Population pharmacokinetics of ethambutol in African children: a pooled analysis

Tikiso, Tjokosela, McIlleron, Helen, Abdelwahab, Mahmoud Tareq, Bekker, Adrie, Hesseling, Anneke, Chabala, Chishala, Davies, Geraint ORCID: 0000-0002-3819-490X, Zar, Heather J, Rabie, Helena, Andrieux-Meyer, Isabelle
et al (show 4 more authors) (2022) Population pharmacokinetics of ethambutol in African children: a pooled analysis. JOURNAL OF ANTIMICROBIAL CHEMOTHERAPY, 77 (7). pp. 1949-1959.

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<h4>Objectives</h4>Ethambutol protects against the development of resistance to co-administered drugs in the intensive phase of first-line anti-TB treatment in children. It is especially relevant in settings with a high prevalence of HIV or isoniazid resistance. We describe the population pharmacokinetics of ethambutol in children with TB to guide dosing in this population.<h4>Methods</h4>We pooled data from 188 intensively sampled children from the DATiC, DNDi and SHINE studies, who received 15-25 mg/kg ethambutol daily according to WHO guidelines. The median (range) age and weight of the cohort were 1.9 (0.3-12.6) years and 9.6 (3.9-34.5) kg, respectively. Children with HIV (HIV+; n = 103) received ART (lopinavir/ritonavir in 92%).<h4>Results</h4>Ethambutol pharmacokinetics were best described by a two-compartment model with first-order elimination and absorption transit compartments. Clearance was estimated to reach 50% of its mature value by 2 months after birth and 99% by 3 years. Typical steady-state apparent clearance in a 10 kg child was 15.9 L/h. In HIV+ children on lopinavir/ritonavir, bioavailability was reduced by 32% [median (IQR) steady-state Cmax = 0.882 (0.669-1.28) versus 1.66 (1.21-2.15) mg/L). In young children, bioavailability correlated with age. At birth, bioavailability was 73.1% of that in children 3.16 years or older.<h4>Conclusions</h4>To obtain exposure within the 2-6 mg/L recommended range for Cmax, the current doses must be doubled (or tripled with HIV+ children on lopinavir/ritonavir) for paediatric patients. This raises concerns regarding the potential for ocular toxicity, which would require evaluation.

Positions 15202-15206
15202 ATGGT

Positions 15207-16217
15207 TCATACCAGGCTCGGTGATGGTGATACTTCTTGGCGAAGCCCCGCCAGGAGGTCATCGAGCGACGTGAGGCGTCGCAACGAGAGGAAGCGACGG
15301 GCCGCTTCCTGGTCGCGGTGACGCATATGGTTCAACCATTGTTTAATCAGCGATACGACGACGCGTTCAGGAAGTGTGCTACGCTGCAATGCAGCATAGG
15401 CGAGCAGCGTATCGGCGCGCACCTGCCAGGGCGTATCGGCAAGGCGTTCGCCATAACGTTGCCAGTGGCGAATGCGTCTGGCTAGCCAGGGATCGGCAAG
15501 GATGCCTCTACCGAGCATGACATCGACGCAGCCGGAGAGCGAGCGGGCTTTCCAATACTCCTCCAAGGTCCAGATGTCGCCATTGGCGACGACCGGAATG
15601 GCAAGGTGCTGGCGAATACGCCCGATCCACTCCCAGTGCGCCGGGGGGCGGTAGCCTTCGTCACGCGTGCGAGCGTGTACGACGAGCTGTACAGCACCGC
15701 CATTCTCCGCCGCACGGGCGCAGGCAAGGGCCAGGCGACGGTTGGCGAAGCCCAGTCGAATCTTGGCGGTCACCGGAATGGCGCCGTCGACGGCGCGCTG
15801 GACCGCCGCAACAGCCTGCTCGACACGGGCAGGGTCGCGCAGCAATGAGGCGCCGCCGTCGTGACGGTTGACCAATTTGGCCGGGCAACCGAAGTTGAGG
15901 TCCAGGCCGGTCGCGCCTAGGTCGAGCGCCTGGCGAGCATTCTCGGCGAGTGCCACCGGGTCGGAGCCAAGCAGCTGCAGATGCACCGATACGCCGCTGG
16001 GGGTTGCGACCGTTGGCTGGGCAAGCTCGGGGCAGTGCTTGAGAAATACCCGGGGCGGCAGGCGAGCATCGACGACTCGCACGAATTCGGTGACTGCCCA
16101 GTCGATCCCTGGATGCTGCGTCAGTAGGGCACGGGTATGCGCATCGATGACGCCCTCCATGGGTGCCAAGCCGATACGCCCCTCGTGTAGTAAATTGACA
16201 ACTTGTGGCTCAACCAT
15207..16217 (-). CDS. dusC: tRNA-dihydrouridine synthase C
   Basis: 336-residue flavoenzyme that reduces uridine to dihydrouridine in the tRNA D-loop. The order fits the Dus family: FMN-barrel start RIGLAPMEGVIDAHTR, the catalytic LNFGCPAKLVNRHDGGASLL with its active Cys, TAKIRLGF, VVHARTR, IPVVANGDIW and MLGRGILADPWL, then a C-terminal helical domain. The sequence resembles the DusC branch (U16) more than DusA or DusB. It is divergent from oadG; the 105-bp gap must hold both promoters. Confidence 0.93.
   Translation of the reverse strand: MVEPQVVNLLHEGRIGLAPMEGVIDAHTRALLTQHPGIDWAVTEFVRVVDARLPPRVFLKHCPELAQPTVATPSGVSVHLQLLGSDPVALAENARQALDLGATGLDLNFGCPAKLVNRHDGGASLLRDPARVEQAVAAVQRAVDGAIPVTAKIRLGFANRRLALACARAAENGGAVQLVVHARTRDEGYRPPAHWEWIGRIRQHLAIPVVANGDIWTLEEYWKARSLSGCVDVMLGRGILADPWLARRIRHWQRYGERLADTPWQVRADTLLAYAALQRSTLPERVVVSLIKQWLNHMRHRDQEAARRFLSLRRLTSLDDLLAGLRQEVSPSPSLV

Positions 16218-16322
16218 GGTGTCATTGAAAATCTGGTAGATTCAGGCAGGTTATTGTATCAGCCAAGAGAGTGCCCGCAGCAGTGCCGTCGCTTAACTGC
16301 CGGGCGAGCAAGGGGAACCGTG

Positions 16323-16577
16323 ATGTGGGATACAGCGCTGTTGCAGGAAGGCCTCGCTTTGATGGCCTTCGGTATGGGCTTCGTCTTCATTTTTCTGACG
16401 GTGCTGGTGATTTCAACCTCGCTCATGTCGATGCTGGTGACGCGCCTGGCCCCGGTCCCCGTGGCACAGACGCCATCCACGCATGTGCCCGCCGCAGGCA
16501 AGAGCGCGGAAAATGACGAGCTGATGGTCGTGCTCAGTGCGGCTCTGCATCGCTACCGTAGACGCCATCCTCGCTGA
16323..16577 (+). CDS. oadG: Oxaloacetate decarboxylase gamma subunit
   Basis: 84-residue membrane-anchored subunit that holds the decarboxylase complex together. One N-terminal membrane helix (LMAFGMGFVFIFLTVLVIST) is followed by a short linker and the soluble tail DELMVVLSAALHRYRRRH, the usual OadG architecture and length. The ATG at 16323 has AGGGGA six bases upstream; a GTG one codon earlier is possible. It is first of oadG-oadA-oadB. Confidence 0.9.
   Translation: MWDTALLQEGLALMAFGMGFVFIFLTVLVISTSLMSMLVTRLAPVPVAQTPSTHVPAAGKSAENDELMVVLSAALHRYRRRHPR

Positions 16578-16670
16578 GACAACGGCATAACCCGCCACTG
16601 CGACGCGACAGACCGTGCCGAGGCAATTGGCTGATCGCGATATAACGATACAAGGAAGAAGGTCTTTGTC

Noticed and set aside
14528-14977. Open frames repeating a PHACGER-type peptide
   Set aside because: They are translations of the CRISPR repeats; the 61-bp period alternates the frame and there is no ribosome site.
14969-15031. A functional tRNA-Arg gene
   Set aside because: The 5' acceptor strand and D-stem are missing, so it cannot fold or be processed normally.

Item Type: Article
Uncontrolled Keywords: Humans, HIV Infections, Ethambutol, Ritonavir, Antitubercular Agents, Anti-HIV Agents, Child, Child, Preschool, Infant, Newborn, Lopinavir
Divisions: Faculty of Health and Life Sciences
Faculty of Health and Life Sciences > Institute of Infection, Veterinary and Ecological Sciences
Depositing User: Symplectic Admin
Date Deposited: 02 Feb 2024 10:31
Last Modified: 02 Feb 2024 10:31
DOI: 10.1093/jac/dkac127
Open Access URL: https://doi.org/10.1093/jac/dkac127
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URI: https://livrepository.liverpool.ac.uk/id/eprint/3178285